Walthall Joyner as he appeared in the August 23, 1906 Atlanta Georgian.
On occasion, an oddly named mayor of a major American city manages to sneak past my purview, and that is the case with Walthall Robertson Joyner, who served a two-year term as mayor of Atlanta, Georgia in the early twentieth century. Despite his unusual name (and being mayor of Georgia's largest city), I had been unaware of Joyner's existence until a few nights ago when a chance look at a 1908 edition of the Omaha Daily Bee revealed a list of mayors who would be attending the convention of the League of American Municipalities. Our subject's name (misspelled in that article as "Jayne") was mentioned as the then current mayor of Atlanta, and after finding out that those initials stood for Walthall Robertson, I promptly began work on the article you are now reading!
A lifelong Georgian, Walthall Robertson "Cap" Joyner was born in Cobb County on June 30, 1854, the son of Richard W. and Lucrecia Catherine Joyner. His early childhood was spent in that county and at age seven removed with his family to Atlanta. Joyner's education took place in the public schools of Atlanta and in 1868 left school to take work as a retail clerk with the W.F. Peck and Co., continuing there until 1876. In addition to this clerkship, Joyner entered into a long career as a fireman at age sixteen, joining the Atlanta Volunteer Fire Department.
Joyner would quickly advance through the ranks of the department, becoming a foreman at age nineteen and in 1876 was elected as department chief. Just 22 years old at the time of his election, Joyner served as chief for two years and subsequently declined renomination to that post. He married in May 1878 to Clio Belle Setze (1858-1917), and later had four sons, Richard Wall (1880-1956), Walthall Robertson (1885-1958), Harry Stockdell (1887-1940) and Ralph (1890-1926).
In 1883 Joyner saw the Atlanta fire department become a paid department and, despite protests, declined the position of chief. Two years later he was again offered the post and this time accepted, beginning a twenty-one-year tenure as chief. Joyner's reputation as a fireman continued to soar through the 1880s and 90s, and in 1887 was elected as president of the International Association of Fire Chiefs. The first Southern fire chief to be so honored, Joyner would be elected to that post twice more (in 1903 and 1904) and at the time was the only man ever to be selected as association president on three occasions.
From the Cotton States and International Exposition and South, Illustrated, 1896.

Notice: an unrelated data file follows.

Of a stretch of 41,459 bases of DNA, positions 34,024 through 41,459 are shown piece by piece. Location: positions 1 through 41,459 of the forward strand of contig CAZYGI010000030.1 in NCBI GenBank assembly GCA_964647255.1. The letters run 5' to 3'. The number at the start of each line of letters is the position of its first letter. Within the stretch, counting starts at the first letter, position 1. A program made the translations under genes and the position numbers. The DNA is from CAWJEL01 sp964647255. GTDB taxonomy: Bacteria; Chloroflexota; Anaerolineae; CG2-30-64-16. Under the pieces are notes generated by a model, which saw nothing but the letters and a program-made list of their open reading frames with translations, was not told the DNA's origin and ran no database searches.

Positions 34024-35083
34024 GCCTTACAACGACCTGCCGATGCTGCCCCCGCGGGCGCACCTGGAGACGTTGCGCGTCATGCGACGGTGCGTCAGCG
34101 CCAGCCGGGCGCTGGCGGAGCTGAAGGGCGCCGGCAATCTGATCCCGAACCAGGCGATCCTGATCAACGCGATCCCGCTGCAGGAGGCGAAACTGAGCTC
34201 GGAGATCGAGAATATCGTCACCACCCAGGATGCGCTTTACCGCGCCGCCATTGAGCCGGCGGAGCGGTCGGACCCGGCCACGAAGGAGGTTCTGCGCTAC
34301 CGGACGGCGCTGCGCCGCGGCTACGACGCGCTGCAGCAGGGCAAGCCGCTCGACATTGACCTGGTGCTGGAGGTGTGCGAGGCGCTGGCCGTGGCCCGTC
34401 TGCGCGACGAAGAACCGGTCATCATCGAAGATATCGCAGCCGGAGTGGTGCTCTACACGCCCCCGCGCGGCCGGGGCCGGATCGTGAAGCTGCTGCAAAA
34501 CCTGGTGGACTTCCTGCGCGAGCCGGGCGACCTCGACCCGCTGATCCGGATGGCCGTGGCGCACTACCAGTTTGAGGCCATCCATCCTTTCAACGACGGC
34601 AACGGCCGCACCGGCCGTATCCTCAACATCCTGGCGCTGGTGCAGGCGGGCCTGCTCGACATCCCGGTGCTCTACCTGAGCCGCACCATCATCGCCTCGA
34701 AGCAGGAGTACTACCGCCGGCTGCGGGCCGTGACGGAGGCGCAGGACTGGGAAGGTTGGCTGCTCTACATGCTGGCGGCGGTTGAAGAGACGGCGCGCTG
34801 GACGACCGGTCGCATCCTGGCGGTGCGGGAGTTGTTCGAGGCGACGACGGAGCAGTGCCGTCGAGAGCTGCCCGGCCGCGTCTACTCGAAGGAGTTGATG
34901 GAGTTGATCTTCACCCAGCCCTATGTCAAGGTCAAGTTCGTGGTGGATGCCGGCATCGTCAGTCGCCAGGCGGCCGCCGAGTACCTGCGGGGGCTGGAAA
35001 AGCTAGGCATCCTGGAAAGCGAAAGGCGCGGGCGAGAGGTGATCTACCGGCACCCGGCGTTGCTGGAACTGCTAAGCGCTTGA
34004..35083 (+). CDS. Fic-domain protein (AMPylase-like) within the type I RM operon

Joyner's position as Atlanta fire chief stretched well into the early 20th century, and during that time several improvements were made to the department under his watch, including the following:
- The first city chemical engine.
- The city's first hose wagons and aerial ladder truck
- The city's first water tower
- Inaugurating the posts of an assistant fire chief, Chiefs Aide, and Fire Inspector
- Brought the total number of men employed by the department to "10 companies and 139 men."
In addition to his lengthy tenure as chief, Joyner also ventured into the world of baseball. Purchasing the Atlanta Baseball Club in 1905, Joyner's interest in "America's Pastime" extended back to 1889, when he served as president of the Atlanta Baseball Club of the Southern League. Following the collapse of that organization in the late 1890s, Joyner and businessman John Dickinson formed the Atlanta Baseball League, of which Joyner was elected president in 1898. Following the purchase of the Atlanta Baseball Club Joyner and Dickinson renamed the team the "Atlanta Fire Crackers", and saw their team win two pennants. Joyner would later serve as president of the South Atlantic League in 1910.
From the Fire Protection Service, Vol. 82.
In August 1906 Joyner entered the political life of Atlanta when he was elected as Mayor of Atlanta, besting his opponent Thomas H. Goodwin by a "261 majority." Acknowledged as having had "no political backer" as well as being the "architect of his own fortune", Joyner's ascension to the mayor's office was lauded by the Fire and Water Engineering magazine, which remarked that:
"In him the city will not only have an able chief executive, but one whose reputation for honesty of purpose and fixed determination to see the affairs of the municipality fairly and honestly administered is preverbial. It is, therefore, safe to prophesy that, under his regime, Atlanta's progress and increase in prosperity will be very marked."Joyner's tenure as mayor extended from 1907-09 and during his service was a trustee for the League of American Municipalities. Following his term he sold his interest in the Atlanta Baseball Club and in 1909 was named as Georgia State Fire Marshal, becoming the inaugural h0lder of that post. Joyner served as Fire Marshal for thirteen years, and his time in office saw him contend with the Great Atlanta Fire of 1917. During his later years, Joyner resided in a room given to him at Engine Co. No. 8, sharing quarters with his son, who was also a fireman. Joyner retired from the marshal's office in 1922 and died at the Grady Hospital in Atlanta on January 5, 1925, at age 70. Widowed in 1917, both Joyner and his wife Clio were interred at the Marietta City Cemetery in Marietta, Georgia.